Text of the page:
Saluda was exactly as portrayed on their web site: historic, picturesque, and friendly. All of Main Street is listed on the National Historic Register. I started at the train depot because I am using one as the main focus of a novel I am writing (surprising enough called “The Depot”). It is painted colors matched from the original paint found in a Columbia, SC warehouse. The antique shop in the middle is housed in two of the original rooms. One has a bay window where the telegraph operator sat and could see up and down the tracks. If he had a telegram for someone on a train that was passing through Saluda, he could put it on a long pole and hang it out the window for the conductor to collect on the way by. The other room was the colored waiting room. The shopkeeper told me that when she is alone at there at night, she has noticed that the waiting room has a different “feel” to it. She believes it is because the families were happy as they waited to go on a trip and probably sang religious spirituals that still affect the room today.
Pace Hardware was opened in 1899 and still sells denim overalls, iron cookware, and a mean ginger ale (remember to open it at the machine or you’ll get 10 miles down the road and still be thirsty like I was!). The City Hall/Police Station was built at the turn of the last century as the Carolina State Bank which failed in the Depression. It has the type of pressed metal façade usually found in larger cities. A 19th century caboose from the Southern Railroad line serves as a coffee shop. Other buildings have been remodeled into shops and restaurants.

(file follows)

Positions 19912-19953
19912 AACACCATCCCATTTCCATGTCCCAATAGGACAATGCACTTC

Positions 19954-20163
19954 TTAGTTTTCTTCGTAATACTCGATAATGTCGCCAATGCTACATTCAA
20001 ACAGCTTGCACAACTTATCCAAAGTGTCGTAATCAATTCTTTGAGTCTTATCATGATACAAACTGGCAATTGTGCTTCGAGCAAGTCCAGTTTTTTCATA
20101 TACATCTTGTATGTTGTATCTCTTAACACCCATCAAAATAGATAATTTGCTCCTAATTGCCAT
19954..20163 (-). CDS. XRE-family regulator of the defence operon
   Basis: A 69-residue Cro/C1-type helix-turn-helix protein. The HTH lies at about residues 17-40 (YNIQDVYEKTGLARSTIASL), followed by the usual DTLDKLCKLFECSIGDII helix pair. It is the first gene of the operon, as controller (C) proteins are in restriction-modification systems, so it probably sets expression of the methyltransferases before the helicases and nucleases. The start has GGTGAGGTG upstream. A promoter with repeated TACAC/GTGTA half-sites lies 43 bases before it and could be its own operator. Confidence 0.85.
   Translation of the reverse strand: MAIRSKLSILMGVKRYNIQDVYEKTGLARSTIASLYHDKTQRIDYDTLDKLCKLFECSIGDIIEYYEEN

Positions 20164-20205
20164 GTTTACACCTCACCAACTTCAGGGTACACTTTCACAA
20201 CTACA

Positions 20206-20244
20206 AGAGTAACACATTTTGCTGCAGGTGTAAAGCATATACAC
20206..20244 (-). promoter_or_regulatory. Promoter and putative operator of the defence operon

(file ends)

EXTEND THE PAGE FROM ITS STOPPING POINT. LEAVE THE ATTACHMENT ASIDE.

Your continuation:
The town began as Pace’s Gap at the crossroads of Winding Stair Rd.to Greenville and Howard Gap Rd.to Spartanburg. The Pace family built an inn to house travelers and pens to hold their livestock. Southern Railroad built a line over Saluda Mountain, creating what is still the steepest mainline standard gauge grade in the country. The Saluda Grade proved to be fatal for 27 men by 1903. Spurs were built to utilize gravity to stop trains that were out of control, much like our runaway truck ramps of today. A trainload of cattle was destroyed on one such spur which was then named Slaughterhouse Curve. The first passenger train passed through Saluda on July 4th, 1879. No trains run now, but the town is looking at some possibilities to get it started again. In 1881 the town’s name was changed to Saluda, from a Cherokee word for “corn river.” WWI, the Depression, and the invention of air conditioning all caused the decline of tourists to the cool mountains.Saluda is now home to 565 year-round residents, including artists and crafts people attracted to the small town.
Pearson’s Falls was discovered by Capt. Charles Pearson, the engineer who scouted out a route for the railroad. He bought the land for his family who let generations of visitors enjoy the falls until his son needed to sell the property to a timber company. The Tryon Garden Club bought the land in 1931 to create a private preserve that is open to visitors and college botany departments. This is a very beautiful trail with many small waterfalls before you get to the big one. Photographers beware: it is not permitted to take photos for commercial purposes.
Directions from Franklin: Hwy 23 to I-40 to I-26; exit 59 to Saluda; return by going through town, over bridge, make left on Lake Summit Rd; follow around lake to Old Hwy25 at stop sign; right to I-26 ; entrance to Pearson’s Falls is just before town on the left, then 3 miles down the gravel road and thru an underpass.